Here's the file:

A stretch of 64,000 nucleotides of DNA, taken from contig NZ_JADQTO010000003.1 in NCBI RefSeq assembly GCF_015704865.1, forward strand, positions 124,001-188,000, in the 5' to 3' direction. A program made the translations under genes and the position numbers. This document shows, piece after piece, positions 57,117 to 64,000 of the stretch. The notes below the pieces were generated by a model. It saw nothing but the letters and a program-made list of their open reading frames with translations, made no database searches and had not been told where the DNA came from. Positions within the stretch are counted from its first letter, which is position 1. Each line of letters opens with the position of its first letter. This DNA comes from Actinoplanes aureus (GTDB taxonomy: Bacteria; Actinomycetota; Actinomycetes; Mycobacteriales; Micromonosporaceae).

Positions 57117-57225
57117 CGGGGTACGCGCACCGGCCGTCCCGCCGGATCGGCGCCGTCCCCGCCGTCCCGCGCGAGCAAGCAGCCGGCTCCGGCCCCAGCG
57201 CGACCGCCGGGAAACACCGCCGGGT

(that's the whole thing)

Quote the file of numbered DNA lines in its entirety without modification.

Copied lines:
A stretch of 64,000 nucleotides of DNA, taken from contig NZ_JADQTO010000003.1 in NCBI RefSeq assembly GCF_015704865.1, forward strand, positions 124,001-188,000, in the 5' to 3' direction. A program made the translations under genes and the position numbers. This document shows, piece after piece, positions 57,117 to 64,000 of the stretch. The notes below the pieces were generated by a model. It saw nothing but the letters and a program-made list of their open reading frames with translations, made no database searches and had not been told where the DNA came from. Positions within the stretch are counted from its first letter, which is position 1. Each line of letters opens with the position of its first letter. This DNA comes from Actinoplanes aureus (GTDB taxonomy: Bacteria; Actinomycetota; Actinomycetes; Mycobacteriales; Micromonosporaceae).

Positions 57117-57225
57117 CGGGGTACGCGCACCGGCCGTCCCGCCGGATCGGCGCCGTCCCCGCCGTCCCGCGCGAGCAAGCAGCCGGCTCCGGCCCCAGCG
57201 CGACCGCCGGGAAACACCGCCGGGT